Metis in Modern Times.

blue_resting_thunderbird_by_bouvette_art

My daughter called me last night during her one-hour drive to class for her PhD. She was presenting a piece on “metis”. It was a new word for me, so I found that brilliant bird by Bouvette, who happens to be a Metis Indian. I have no idea what the connection is between tribe and concept. I do know this artist is brilliant: http://www.bouvette.com/ 

Here is the word as it was being used in my daughter’s class. Cunning intelligence, often in service of revolution:

In the intellectual world of the Greek philosopher, there was a radical dichotomy between being and becoming, between the intelligible and the sensible. On the one hand there is the sphere of being, of the one, the unchanging, of the limited, of true and definite knowledge; on the other hand, the sphere of becoming, of the multiple, the unstable and the unlimited, of oblique and changeable opinion. Metis is characterised by the way it operates by continuously oscillating between the two opposite poles. Within a changing reality with limitless possibilities, a person with metis can achieve.

So metis is a type if intelligence and of thought, a way of knowing; it implies a complex but coherent body of mental attitudes and intellectual behaviour which combine flair, forethought, resourcefulness, vigilance, pragmatism, opportunism and the wisdom of experience.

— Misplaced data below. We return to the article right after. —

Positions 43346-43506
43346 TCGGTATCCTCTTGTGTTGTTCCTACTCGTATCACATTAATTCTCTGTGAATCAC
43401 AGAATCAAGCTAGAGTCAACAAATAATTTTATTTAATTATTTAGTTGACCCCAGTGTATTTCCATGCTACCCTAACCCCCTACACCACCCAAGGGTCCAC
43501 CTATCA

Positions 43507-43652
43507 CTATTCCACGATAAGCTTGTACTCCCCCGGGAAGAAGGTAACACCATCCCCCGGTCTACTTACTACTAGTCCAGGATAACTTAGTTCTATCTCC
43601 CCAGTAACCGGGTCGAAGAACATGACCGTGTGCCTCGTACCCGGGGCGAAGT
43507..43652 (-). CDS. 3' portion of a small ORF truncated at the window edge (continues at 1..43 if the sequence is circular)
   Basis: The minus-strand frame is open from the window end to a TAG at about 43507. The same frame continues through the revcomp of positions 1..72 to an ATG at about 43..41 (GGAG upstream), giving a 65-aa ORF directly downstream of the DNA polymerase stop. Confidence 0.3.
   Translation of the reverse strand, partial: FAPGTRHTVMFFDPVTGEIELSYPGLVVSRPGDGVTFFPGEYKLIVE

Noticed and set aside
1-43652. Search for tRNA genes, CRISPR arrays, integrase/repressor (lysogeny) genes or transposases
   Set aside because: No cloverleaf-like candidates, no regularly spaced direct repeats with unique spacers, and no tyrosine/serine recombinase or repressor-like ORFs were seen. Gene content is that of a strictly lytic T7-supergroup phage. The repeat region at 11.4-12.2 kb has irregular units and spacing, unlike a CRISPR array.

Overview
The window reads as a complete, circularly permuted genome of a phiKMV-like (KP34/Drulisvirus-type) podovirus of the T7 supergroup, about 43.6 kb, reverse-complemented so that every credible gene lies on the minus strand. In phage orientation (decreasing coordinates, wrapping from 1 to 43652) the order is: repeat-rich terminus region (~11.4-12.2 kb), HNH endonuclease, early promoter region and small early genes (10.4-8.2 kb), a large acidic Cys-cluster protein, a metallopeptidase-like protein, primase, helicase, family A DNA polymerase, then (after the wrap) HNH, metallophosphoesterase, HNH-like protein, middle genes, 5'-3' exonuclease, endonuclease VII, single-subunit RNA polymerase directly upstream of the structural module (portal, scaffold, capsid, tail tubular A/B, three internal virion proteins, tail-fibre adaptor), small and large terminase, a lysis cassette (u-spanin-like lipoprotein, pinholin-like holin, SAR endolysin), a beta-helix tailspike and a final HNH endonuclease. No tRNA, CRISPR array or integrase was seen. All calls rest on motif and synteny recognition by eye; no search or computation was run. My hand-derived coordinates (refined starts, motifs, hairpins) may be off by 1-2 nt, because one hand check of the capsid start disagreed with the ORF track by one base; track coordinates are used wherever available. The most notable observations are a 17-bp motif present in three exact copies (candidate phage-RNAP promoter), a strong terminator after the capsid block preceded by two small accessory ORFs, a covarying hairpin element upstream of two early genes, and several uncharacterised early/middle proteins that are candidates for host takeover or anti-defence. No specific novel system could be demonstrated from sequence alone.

When art and science unite, extra possibilities and opportunities are made resulting in innovation that can be driven by creativity. Metis is about finding elegant solutions to difficult problems instead of relying on brute force.

I adore my new word, don’t you? Just in case you are not totally enraptured yet, check out the synchroncity between Aquaman’s Hemoglobin Pony and this:

 metis

Artist Patsy Payne will take you on a guided tour of her innards, the first time a living artist has ever explored her own “inner space” using cutting-edge medical imaging technology. Patsy Payne’s work Hypochondria takes you right inside the artist, literally,” says metis co-ordinator Rebecca Scott, of CSIRO. “She used positron electron tomography, or PET scans, to image slices of her own body and recreate the first-ever internal self-portrait by a living artist.”

Wow. Patsy Payne photographed portraits of her guts. She did it almost ten years ago, and yet I found it just now when studying Metis. My personal universe is born anew each day.

Cunning revolutionary intelligence for the win, especially when it shares a name with a tribe of Native Americans.

Word.

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